The long-term success of an EnMo economy is dependent on its adoption by a reformed United Nations. At the moment the UN is considerably hampered in all of its operations and undertakings by being financially dependent on the United States. If the UN created a new bank to serve a similar function as a public bank serves in a country, but on a global scale, it would free itself of its existing financial dependence and therefore be able to serve a more effective role on the global stage, and the long term success of EnMo would be more likely.

This new global bank would, like any state-owned public bank using the EnMo model, be empowered to produce and manage its own currency. But this currency would be a new reserve currency – a currency which every country that adopts EnMo would have an automatic supply of, and which could be used for trading with other countries.

The power of a global reserve currency is very considerable, and it’s no coincidence that controllers of the global currency also control the most powerful military machines. But times change. For the first time in history a concept of international law is slowly developing. Although it’s still in its infancy, the notion that powerful nations cannot be allowed to continue ruling by force alone is slowly gaining traction. There’s still a long way to go, but brute force is slowly but surely being more widely rejected as acceptable or allowable behaviour, no matter how powerful a nation may be. The day that rule of law assumes more authority than force of arms is creeping slowly nearer; and when it does arrive human beings everywhere, and the planet in general, will be able to breathe a huge sigh of relief. If the United Nations created its own bank, to operate a global EnMo model, a great leap forward towards that day of final liberation would be taken.

The UN is effectively powerless because it largely depends on the US for its financing. Therefore it’s effectively just another agency serving the interests of the US Empire. If it was able to finance itself, through its own bank, the huge potential of the UN as a force for global freedom, peace and prosperity, and protector of the long-term interests of our planet could finally be unlocked and realised.


Moving from where we are today to where we need to be, in an EnMo world, would not be easy – not through any intrinsic difficulties with the EnMo model, but because of the powerful vested interests of those who profit very handsomely from the globalised chaos which has always been the modus operandi of empires, vested interests who will fight tooth and claw to keep what they have. It’s not enough to know that we have to rid ourselves of these people and the global power system they control; we also need to know what will replace them. The solution has two different but related components – a political element and an economic one. I’ve dealt in detail elsewhere with the political component, in the People’s Constitution, which provides for a largely decentralised system of government, controlled by direct democracy where a WELL-INFORMED citizenry makes all the decisions of government. This essay has focussed on the economic element. The gulf between where we are today and where we need to be is massive, and those who would stop at nothing to prevent us reaching our destination are incredibly powerful, but as Shelley said: We are many, they are few1, and having a clear idea of what our destination is is a fine place to start.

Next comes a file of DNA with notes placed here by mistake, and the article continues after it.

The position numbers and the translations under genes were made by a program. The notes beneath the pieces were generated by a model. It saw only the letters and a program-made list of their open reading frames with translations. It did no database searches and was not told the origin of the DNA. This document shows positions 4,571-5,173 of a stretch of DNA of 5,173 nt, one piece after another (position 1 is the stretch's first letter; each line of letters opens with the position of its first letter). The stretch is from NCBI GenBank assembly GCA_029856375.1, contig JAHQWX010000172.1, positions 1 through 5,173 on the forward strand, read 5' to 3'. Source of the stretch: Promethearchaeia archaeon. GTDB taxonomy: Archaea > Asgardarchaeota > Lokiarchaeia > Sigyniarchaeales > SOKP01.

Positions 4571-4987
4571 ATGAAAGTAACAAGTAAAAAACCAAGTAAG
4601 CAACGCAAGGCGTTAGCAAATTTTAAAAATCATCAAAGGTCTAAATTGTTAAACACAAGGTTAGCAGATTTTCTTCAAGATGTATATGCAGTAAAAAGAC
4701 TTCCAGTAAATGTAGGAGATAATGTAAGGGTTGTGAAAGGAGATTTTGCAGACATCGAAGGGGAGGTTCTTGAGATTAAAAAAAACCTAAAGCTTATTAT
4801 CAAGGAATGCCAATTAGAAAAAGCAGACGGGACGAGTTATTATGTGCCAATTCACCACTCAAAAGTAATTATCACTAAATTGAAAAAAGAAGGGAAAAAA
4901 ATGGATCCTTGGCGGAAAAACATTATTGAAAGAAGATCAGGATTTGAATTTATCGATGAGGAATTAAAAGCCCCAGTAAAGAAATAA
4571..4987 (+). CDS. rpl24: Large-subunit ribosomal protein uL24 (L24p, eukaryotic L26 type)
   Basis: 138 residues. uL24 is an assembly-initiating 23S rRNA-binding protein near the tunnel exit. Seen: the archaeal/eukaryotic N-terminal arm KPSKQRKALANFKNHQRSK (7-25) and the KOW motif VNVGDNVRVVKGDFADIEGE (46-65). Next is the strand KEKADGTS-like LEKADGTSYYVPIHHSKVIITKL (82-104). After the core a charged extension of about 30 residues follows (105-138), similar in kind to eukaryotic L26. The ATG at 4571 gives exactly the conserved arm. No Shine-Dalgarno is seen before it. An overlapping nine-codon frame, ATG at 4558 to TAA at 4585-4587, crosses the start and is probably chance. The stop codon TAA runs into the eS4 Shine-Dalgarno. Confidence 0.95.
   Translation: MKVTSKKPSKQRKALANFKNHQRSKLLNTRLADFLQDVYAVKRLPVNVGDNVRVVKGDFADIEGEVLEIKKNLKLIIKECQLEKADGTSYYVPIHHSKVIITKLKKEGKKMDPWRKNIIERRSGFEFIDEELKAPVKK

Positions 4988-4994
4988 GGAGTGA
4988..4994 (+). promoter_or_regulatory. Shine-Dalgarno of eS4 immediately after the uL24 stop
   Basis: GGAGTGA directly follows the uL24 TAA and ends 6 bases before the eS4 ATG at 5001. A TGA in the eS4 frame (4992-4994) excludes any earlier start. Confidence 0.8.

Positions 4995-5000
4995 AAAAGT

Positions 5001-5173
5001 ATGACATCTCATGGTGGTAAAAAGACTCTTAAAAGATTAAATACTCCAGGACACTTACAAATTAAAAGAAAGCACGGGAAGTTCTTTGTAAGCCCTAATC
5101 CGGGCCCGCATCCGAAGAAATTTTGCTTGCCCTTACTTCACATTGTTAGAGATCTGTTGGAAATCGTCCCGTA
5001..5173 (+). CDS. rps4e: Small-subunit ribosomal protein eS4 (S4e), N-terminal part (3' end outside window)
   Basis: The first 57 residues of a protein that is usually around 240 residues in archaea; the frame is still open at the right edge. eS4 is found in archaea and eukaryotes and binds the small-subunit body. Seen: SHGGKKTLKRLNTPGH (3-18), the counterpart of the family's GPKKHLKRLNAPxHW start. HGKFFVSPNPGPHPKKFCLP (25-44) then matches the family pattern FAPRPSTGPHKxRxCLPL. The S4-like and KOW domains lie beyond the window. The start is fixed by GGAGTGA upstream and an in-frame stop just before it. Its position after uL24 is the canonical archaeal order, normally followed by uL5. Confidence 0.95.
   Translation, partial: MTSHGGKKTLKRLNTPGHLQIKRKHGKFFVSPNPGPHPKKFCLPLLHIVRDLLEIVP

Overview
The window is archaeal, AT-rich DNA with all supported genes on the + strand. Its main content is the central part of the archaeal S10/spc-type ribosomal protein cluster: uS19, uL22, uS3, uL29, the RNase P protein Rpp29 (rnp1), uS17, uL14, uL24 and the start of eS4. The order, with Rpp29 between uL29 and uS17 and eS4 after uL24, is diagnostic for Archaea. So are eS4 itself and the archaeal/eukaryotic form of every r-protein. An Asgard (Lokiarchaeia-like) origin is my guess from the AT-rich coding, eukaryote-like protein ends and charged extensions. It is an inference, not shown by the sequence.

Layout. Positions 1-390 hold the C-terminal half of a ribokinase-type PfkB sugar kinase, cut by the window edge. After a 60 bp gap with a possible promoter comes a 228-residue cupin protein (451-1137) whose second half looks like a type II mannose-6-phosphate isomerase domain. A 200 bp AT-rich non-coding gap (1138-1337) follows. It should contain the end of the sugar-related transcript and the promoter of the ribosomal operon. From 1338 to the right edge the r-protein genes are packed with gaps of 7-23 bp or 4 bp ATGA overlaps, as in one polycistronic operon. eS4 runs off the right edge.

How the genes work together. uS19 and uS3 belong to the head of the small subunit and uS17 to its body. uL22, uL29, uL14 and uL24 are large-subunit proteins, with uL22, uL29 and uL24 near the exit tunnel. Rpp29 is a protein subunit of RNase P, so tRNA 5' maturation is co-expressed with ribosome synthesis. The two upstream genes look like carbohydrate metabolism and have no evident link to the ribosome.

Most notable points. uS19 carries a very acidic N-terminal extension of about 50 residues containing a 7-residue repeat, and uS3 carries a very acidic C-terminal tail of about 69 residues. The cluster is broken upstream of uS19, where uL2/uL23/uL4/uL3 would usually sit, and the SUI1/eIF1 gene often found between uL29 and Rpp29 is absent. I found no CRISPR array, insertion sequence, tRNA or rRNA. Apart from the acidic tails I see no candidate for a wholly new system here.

Every new development has to start somewhere, and few new developments are perfectly formed from the very beginning. EnMo is not a wholly new idea. It’s a variation of socialism. Its essential difference lies in a fairly well-defined separation of the economic roles of the state and private sector: the state provides essentials (Enough), the private sector provides non-essentials (More). The state has no interest in controlling all goods and services, and the private sector is not permitted to control any essential goods and services. There is, of course, some overlap at the margins, but conflicting interests could easily be resolved by citizen tribunals.

Moving from where we are to where we need to be – transition – needs widespread re-education as its starting point. A sizeable number of people already know that what we have must go, but there is less certainty about what will replace it. The People’s Constitution and EnMo economics are not perfect, but they’re much better than what we have, and they contain the all-important requirement of flexibility – mechanisms whereby they could be continually adjusted to suit the changing needs of society and our planet. It’s not enough to rail against the system, we also need a clear idea of the changes we’ll make. This was a weakness of the otherwise wonderful Occupy Movement. Occupy perfectly identified the problem, but had no commonly agreed solution. Re-education could put that right. We have already started the journey. Masses of people are wandering vaguely in the right direction. A new star in the sky is ready and waiting to help guide their footsteps. It has no human form, it’s a young binary star full of energy and long-term promise: the People’s Constitution and EnMo Economics.

  1. “Mask of Anarchy” by Percy Shelley, 1819 []
John Andrews is a writer and political activist based in England. His latest booklet is entitled EnMo Economics. Other Non-Fiction books by John are: The People's Constitution (2018 Edition); and The School of Kindness (2018 Edition); and his historical novel The Road to Emily Bay Read other articles by John.